R-(-)-gossypol (AT-101) activates programmed cell death in multiple myeloma cells

Michael P. Kline, S. Vincent Rajkumar, Michael M. Timm, Teresa K. Kimlinger, Jessica L. Haug, John A. Lust, Philip R. Greipp, Shaji Kumar

Research output: Contribution to journalArticle

45 Scopus citations

Abstract

Objective: Bcl-2 family proteins play a critical role in malignancies by regulating the balance between cell survival and apoptosis. R-(-)-gossypol (AT-101) is a small molecule that mimics the BH3 domain of cellular Bcl-2 inhibitors and interferes with the function of prosurvival Bcl-2 proteins. We examined the cytotoxicity of AT-101 in the context of multiple myeloma, a fatal hematological malignancy. Materials and Methods: Multiple myeloma cell lines and primary cells obtained from multiple myeloma patients were used to investigate the effects of AT-101. Cell viability, apoptosis, and apoptosis pathways were examined using conventional viability assays, flow cytometry, and immunoblots. Results: AT-101 was not only cytotoxic to conventional multiple myeloma cell lines, but was also effective against drug-resistant cell lines and primary multiple myeloma patient cells. Furthermore, AT-101 decreased proliferation of multiple myeloma cell lines in the presence of marrow stromal cells, indicating that this drug may overcome the protective effect of the microenvironment that is important for multiple myeloma cell proliferation and survival. Apoptosis was activated via the mitochondrial pathway in multiple myeloma cell lines treated with AT-101 as demonstrated by an increased Bax to Bcl-2 ratio, mitochondrial membrane depolarization, and caspase activation. Finally, our studies demonstrated that AT-101 exhibits potent synergy with dexamethasone, a valuable therapeutic for multiple myeloma. Conclusion: These data suggest that the activity of AT-101 may be highly relevant to multiple myeloma disease biology and may represent an option for treatment of patients with this disease.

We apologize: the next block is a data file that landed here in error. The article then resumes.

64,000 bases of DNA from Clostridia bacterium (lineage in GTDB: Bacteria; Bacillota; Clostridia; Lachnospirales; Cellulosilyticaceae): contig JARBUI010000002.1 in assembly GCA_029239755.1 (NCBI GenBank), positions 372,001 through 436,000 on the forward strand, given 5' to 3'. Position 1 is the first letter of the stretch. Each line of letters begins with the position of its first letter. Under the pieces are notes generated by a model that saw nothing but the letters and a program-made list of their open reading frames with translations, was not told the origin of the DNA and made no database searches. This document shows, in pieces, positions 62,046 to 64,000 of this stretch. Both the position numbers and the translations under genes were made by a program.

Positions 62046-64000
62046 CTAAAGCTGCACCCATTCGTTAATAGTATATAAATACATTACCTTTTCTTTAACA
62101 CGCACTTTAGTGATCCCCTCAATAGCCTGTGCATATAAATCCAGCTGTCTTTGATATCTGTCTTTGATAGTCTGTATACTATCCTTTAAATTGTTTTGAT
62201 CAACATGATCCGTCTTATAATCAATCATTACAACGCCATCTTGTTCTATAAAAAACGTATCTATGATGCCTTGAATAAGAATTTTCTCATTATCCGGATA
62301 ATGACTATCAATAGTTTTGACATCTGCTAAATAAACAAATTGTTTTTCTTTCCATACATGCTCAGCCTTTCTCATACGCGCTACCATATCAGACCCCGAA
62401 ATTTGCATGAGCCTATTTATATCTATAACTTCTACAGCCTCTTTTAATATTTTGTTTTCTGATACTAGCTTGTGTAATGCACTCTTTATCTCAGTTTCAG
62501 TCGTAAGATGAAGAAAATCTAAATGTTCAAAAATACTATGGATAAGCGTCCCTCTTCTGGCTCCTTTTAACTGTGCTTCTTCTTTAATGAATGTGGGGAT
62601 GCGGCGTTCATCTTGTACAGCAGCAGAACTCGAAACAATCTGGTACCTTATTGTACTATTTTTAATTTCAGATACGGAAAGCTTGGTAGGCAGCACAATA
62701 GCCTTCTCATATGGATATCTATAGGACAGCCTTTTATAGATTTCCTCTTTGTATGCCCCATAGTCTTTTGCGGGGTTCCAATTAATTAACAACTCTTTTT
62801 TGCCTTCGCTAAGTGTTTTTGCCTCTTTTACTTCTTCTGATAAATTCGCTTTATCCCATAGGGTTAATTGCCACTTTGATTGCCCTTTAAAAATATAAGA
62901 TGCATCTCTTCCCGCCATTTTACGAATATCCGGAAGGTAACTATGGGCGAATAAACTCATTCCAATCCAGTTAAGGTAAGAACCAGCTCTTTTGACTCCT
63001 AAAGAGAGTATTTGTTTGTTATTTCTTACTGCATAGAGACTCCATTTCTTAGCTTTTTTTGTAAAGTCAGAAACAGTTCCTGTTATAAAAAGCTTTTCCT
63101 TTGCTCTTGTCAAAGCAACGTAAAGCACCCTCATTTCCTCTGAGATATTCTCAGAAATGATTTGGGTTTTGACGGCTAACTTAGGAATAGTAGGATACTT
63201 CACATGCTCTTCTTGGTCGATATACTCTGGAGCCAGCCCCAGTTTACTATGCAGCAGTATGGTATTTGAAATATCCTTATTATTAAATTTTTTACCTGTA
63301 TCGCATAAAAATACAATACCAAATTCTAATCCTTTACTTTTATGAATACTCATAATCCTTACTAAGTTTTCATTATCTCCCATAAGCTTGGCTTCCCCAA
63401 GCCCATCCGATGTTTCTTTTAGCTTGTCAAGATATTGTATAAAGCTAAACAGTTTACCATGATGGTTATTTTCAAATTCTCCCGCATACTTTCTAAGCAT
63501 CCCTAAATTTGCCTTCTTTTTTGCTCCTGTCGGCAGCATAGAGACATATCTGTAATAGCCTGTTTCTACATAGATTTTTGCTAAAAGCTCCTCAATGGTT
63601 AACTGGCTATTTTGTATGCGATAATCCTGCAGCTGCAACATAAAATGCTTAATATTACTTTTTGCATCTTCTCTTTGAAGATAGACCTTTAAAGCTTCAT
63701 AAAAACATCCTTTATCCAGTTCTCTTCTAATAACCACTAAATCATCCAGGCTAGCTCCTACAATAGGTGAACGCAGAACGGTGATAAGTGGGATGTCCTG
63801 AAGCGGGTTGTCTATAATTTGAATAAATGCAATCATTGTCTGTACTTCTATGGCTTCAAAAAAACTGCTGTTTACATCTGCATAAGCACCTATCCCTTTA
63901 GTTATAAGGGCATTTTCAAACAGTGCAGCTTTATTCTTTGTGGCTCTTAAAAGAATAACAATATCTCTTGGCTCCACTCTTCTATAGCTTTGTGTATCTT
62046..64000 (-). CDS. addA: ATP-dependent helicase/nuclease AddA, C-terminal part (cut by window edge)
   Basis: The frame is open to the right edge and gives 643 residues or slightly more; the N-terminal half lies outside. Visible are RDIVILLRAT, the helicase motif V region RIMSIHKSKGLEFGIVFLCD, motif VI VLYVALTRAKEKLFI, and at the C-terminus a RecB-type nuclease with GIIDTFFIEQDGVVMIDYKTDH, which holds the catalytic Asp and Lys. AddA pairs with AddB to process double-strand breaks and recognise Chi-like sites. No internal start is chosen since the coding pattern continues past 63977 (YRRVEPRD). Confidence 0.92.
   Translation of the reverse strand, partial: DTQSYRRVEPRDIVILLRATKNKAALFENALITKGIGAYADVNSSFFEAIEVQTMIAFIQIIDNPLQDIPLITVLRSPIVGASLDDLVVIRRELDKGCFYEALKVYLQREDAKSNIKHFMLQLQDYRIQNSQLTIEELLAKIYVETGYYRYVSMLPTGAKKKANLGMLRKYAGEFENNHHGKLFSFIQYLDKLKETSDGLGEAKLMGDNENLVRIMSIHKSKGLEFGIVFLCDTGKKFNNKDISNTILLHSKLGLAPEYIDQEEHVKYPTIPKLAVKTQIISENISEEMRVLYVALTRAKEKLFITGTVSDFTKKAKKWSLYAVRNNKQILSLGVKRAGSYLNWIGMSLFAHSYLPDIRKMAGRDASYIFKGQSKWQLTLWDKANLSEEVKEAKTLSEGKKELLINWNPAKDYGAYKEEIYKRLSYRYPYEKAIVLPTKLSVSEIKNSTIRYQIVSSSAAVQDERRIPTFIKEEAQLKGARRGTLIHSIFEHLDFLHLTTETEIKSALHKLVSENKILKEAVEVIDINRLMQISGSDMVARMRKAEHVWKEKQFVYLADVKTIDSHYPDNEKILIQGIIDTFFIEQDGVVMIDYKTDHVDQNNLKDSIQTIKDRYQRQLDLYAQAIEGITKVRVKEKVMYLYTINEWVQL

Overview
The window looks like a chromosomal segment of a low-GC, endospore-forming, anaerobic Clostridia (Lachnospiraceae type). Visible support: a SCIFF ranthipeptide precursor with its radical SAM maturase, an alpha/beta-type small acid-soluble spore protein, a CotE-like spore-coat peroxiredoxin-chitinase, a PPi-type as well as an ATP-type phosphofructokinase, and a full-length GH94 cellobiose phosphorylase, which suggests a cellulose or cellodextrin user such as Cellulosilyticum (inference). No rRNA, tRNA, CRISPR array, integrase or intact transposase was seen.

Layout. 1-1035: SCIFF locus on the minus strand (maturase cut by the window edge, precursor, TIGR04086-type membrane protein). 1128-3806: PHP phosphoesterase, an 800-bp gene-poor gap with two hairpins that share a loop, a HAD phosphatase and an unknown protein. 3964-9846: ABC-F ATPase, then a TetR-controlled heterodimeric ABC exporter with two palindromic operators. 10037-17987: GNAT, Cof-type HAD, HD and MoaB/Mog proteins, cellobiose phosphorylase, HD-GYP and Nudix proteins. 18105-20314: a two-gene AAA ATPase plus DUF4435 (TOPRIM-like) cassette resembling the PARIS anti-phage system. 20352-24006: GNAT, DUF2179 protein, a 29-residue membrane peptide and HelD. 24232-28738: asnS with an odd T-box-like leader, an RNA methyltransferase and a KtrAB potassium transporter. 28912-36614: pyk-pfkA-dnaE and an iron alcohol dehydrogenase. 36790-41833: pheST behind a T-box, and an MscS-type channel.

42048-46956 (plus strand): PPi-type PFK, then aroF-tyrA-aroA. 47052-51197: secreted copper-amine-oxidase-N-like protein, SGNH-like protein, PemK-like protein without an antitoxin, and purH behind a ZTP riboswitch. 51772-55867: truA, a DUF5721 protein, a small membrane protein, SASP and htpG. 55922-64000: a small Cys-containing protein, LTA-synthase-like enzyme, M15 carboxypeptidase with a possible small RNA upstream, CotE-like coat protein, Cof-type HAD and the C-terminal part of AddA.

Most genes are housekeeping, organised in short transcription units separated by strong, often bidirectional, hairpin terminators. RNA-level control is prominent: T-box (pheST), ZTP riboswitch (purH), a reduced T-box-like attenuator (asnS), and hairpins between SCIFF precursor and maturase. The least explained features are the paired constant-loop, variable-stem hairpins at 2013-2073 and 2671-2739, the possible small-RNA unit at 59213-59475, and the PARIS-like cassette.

Original languageEnglish (US)
Pages (from-to)568-576
Number of pages9
JournalExperimental Hematology
Volume36
Issue number5
DOIs
StatePublished - May 2008

ASJC Scopus subject areas

  • Molecular Biology
  • Hematology
  • Genetics
  • Cell Biology
  • Cancer Research

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